Going to Bat for Healthy Masculinity
Charged with the task of discussing healthy masculinity in honor of the Healthy Masculinity Action Project Blog Carnival, I lost all focus. On first, the struggle began with feeling rather ill-equipped to write about this topic as a cisgender woman. It rounds a sharp curve at second, where one might elaborate on the role of traditional masculinity in fostering rape culture. Inching my way toward a heavy lead on third, I’d be pushing my luck if I explained the unintended harm of focusing on one gender identity in a socially constructed system. Roaring in for a face-first dive into home plate, if I try to chat with my feminist, allied, male-identified life partner about this topic…again, I might run into exasperation at the dinner table…again. Let’s face it, sometimes you just want to slurp your soup and talk about your day without exploring the deep-seated role of oppression, privilege, and the role of patriarchy in determining whose turn it is to do the dishes.
I tossed a few ideas around with my teammates at work, and this play got even more complex. In true form, we mindfully explored perpetuating the gender binary. Honing in on one understanding of gender role expression in a world where we’re trying to buck the system seems a little silly. Furthermore, using a mindfully masculine identity for motivation to disrupt violence feels a little knight-in-shining-armor to me. Do we really need to tell men and boys that their strength is not for hurting? Isn’t that just common sense for a decent human being? Ultimately, we begged the question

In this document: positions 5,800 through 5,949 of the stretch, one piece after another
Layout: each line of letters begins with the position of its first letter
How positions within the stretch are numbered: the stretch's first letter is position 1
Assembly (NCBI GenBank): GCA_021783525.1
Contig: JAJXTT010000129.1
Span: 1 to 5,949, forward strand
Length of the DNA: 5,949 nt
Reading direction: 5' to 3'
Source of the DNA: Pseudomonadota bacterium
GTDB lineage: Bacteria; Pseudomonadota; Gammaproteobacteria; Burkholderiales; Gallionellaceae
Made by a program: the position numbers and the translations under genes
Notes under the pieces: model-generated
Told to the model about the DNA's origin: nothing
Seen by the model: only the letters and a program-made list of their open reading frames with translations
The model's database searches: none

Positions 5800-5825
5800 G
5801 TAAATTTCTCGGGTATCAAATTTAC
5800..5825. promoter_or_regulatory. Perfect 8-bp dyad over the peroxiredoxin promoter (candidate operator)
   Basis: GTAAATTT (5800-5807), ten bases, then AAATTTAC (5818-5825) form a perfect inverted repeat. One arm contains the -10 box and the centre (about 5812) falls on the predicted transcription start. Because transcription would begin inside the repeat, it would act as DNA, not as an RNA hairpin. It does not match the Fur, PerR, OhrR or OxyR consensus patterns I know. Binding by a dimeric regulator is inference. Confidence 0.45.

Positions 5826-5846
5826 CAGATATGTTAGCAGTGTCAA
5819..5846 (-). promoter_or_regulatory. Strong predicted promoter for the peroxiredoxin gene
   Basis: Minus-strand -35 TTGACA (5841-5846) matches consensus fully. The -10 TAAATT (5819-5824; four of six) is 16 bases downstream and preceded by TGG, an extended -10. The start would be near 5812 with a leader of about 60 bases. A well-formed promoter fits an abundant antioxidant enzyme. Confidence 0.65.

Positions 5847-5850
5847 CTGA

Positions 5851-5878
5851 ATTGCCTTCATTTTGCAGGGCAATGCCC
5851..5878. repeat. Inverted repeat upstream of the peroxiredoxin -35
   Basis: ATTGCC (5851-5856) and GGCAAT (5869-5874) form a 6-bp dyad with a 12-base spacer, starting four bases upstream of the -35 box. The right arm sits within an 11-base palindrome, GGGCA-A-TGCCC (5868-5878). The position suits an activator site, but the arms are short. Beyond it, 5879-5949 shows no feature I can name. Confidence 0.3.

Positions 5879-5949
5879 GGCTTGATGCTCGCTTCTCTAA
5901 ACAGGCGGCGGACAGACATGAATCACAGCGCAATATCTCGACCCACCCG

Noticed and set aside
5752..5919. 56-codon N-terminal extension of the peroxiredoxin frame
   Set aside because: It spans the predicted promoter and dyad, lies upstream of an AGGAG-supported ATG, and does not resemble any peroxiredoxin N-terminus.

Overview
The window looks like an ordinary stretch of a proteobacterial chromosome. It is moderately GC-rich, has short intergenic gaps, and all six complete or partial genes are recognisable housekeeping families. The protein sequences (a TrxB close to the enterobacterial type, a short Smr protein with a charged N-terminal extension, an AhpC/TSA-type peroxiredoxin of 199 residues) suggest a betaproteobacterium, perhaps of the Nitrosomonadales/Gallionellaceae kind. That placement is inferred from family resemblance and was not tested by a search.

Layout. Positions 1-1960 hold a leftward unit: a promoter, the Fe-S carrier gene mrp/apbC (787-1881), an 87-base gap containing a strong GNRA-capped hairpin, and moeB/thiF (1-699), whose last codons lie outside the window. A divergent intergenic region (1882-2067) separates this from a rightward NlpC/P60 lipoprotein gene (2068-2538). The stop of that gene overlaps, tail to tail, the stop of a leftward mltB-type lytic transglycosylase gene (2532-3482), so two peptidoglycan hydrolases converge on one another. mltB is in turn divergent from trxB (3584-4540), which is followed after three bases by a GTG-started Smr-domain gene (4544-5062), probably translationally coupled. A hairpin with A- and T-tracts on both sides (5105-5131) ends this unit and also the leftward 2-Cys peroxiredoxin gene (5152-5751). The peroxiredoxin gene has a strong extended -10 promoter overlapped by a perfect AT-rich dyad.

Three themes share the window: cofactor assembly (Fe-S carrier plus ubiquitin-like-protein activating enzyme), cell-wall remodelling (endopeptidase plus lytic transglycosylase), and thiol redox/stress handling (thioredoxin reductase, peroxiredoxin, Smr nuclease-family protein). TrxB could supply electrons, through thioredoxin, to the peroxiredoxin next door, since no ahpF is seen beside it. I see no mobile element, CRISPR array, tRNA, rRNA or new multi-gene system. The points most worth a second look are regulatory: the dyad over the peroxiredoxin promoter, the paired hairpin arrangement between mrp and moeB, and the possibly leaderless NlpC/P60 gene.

“Is masculinity worth reviving?”
The grand slam in this case would be a system that values all people, where privilege doesn’t exist, and gender doesn’t matter. In this system, sexual violence, gender discrimination and oppression would cease. In reality, I don’t think the world is ready for this radical new system. We’re not post-masculinity any more than we are post-feminism.
We’re getting there though. That’s the good news! I asked our facebook community to help me find the words we need to define healthy masculinity. They offered amazing words like “respect,” “empathy,” “compassion,” and “feminist.” As we keep working toward a better system, we can educate ourselves as a movement to challenge sexism and make healthy masculinity a part of the feminist framework. I may not be hitting a grand slam with this post, but I can bunt in a run for the greater good in this game of sexual violence prevention.